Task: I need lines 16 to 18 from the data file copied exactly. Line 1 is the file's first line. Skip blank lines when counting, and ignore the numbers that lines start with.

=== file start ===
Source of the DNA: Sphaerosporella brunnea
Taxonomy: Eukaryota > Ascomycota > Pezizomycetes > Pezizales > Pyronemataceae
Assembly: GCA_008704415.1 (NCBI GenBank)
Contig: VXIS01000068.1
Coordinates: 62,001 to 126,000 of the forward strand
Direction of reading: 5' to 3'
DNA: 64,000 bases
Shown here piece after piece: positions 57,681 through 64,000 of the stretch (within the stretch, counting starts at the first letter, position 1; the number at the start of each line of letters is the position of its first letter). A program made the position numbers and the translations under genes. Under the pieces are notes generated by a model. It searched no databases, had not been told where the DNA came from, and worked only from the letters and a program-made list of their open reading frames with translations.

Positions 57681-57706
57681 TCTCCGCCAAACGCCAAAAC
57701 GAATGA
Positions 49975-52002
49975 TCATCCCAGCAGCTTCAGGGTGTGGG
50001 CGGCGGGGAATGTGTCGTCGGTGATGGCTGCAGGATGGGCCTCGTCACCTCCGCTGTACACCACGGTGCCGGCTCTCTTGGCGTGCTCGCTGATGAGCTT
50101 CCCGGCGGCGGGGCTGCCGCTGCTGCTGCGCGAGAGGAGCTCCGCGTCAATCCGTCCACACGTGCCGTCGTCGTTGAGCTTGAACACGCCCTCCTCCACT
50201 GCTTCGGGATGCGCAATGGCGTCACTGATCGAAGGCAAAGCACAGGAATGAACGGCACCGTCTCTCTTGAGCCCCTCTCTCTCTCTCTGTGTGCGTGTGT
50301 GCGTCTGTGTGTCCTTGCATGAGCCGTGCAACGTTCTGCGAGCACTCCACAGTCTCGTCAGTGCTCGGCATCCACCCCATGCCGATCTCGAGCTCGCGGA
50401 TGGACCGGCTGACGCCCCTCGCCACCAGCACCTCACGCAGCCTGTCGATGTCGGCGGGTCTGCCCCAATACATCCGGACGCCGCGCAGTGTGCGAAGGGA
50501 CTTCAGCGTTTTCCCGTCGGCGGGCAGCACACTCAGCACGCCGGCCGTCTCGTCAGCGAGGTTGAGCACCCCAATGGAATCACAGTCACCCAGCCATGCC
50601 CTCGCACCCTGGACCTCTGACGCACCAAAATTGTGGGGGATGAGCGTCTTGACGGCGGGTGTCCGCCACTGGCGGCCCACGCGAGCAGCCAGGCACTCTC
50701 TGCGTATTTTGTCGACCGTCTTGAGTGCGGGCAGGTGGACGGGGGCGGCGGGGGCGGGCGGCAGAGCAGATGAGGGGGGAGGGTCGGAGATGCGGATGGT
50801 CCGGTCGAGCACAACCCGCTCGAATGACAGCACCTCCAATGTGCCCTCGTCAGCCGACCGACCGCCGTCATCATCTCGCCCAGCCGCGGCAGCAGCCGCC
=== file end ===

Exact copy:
50201 GCTTCGGGATGCGCAATGGCGTCACTGATCGAAGGCAAAGCACAGGAATGAACGGCACCGTCTCTCTTGAGCCCCTCTCTCTCTCTCTGTGTGCGTGTGT
50301 GCGTCTGTGTGTCCTTGCATGAGCCGTGCAACGTTCTGCGAGCACTCCACAGTCTCGTCAGTGCTCGGCATCCACCCCATGCCGATCTCGAGCTCGCGGA
50401 TGGACCGGCTGACGCCCCTCGCCACCAGCACCTCACGCAGCCTGTCGATGTCGGCGGGTCTGCCCCAATACATCCGGACGCCGCGCAGTGTGCGAAGGGA